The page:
A convicted sex offender has been found guilty of breaching a sexual offences prevention order (SOPO) by using Snapchat, in a landmark case.
David King had been banned from using any device incapable of retaining and displaying its internet history.
He originally denied breaching the SOPO, with his defence arguing that Snapchat did not prevent his LG phone from saving his browsing history.
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Messages sent through the ephemeral photo- and video-sharing app self-destruct after they’ve been seen by the recipient.
King admitted to knowing how Snapchat works, but claimed he thought his history would be retained “somewhere”.
However, he pleaded guilty this week after two experts explained that the content sent by King via Snapchat could only be viewed with the aid of specialist forensic software.
“Communications will be routinely destroyed automatically, leaving no, or no significant, trace,” said Judge David Griffith-Jones QC.
“It’s precisely the kind of application which offenders such as yourself, subject to restrictions, should conscientiously avoid.”
Judge Griffith-Jones sentenced King to 10 weeks in prison, suspended for 12 months, “on the basis [he] acted naively and recklessly rather than with malevolent intent.” He is still subject to the same SOPO.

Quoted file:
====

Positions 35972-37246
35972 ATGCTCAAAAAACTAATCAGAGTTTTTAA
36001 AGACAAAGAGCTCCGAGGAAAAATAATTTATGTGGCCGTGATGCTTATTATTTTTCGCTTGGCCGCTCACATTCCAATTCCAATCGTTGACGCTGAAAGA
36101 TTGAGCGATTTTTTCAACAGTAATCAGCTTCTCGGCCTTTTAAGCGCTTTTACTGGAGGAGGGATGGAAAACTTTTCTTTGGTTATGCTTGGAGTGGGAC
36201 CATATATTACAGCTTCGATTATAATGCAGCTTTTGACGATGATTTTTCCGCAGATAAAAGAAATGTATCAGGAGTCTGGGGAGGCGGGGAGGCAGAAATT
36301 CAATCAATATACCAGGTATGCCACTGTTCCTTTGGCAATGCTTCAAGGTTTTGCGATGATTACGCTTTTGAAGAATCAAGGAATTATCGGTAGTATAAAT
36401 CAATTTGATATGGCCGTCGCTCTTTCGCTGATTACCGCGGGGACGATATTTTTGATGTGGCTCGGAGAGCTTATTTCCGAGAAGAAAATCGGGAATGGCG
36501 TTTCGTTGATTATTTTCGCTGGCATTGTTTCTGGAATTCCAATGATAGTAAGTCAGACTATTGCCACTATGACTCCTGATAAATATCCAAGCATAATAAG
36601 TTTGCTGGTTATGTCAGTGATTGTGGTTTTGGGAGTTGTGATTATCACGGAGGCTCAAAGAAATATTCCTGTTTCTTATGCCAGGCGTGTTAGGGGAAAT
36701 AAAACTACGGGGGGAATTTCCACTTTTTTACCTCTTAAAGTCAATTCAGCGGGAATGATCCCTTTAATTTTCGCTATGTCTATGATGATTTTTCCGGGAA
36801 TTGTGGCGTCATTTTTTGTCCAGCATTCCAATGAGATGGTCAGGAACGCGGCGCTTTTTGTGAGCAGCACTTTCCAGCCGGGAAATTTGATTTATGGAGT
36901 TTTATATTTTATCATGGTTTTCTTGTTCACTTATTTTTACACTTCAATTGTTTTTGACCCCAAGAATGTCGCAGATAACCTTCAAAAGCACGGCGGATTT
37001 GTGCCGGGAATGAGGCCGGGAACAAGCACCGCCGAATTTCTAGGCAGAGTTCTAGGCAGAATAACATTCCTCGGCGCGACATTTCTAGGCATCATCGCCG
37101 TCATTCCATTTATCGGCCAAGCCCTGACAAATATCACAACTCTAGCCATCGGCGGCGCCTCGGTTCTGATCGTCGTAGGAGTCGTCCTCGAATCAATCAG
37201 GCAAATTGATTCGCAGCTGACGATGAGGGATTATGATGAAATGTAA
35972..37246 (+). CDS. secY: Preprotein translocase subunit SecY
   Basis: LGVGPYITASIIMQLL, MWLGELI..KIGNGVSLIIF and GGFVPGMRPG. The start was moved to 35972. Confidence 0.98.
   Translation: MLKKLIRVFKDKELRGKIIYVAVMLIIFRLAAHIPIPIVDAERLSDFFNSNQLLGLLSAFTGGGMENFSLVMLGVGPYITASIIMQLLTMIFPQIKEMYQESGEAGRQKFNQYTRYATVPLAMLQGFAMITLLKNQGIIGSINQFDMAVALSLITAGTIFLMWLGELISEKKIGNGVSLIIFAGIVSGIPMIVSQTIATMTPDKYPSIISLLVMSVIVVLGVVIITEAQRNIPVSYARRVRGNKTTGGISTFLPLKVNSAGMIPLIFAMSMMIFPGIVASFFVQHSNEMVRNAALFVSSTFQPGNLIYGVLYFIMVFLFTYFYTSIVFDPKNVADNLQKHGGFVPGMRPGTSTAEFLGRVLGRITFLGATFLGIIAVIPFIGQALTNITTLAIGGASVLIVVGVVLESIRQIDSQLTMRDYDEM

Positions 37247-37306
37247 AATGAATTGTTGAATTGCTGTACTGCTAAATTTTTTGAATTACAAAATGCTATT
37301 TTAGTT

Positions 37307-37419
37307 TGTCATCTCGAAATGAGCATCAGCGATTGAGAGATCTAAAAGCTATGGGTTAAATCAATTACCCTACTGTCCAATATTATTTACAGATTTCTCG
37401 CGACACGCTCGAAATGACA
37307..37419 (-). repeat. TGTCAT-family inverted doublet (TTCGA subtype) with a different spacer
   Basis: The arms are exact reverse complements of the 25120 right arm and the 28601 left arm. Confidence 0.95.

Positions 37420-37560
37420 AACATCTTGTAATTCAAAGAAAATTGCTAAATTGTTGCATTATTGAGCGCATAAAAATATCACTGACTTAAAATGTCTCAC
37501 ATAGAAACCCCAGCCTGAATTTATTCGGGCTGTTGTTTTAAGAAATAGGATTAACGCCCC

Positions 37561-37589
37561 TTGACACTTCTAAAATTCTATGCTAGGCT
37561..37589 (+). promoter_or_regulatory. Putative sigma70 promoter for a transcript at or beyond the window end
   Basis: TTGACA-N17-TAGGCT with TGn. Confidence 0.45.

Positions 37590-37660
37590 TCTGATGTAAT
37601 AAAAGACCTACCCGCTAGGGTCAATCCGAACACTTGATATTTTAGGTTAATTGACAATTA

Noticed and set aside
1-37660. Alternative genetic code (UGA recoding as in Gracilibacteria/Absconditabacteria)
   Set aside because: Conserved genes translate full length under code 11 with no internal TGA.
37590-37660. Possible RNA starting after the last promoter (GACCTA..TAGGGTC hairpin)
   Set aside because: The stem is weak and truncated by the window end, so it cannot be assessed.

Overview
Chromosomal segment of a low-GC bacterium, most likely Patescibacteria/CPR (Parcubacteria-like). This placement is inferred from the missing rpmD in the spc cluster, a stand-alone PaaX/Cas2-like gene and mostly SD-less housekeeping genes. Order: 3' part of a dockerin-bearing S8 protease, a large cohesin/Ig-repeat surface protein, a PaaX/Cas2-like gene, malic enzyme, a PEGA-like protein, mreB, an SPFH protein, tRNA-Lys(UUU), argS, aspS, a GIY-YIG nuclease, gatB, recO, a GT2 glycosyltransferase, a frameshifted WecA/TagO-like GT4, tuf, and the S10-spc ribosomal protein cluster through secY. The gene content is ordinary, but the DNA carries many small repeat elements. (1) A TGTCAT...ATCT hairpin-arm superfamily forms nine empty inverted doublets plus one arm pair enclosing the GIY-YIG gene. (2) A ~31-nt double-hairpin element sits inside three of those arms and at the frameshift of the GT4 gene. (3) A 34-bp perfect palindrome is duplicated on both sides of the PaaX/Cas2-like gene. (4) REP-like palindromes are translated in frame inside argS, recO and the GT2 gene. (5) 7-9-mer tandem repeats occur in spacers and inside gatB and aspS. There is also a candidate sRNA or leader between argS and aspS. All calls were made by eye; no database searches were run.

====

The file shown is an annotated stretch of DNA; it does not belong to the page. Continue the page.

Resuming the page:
It’s the first time a sex offender has been prosecuted in the UK for breaching a SOPO with Snapchat.
King left Maidstone Crown Court “grinning and waving his arms jubilantly”, according to the .
The 27-year-old was given a suspended sentence of 16 months in prison in September 2013, for two offences of sexual activity with a child and two offences of possessing indecent photographs of her.
He was also banned from having unsupervised contact with under-16s and placed on the sex offenders register.
However, King was imprisoned in February 2014, having breached the terms of the order by contacting his victim five times and meeting her at his bail hostel.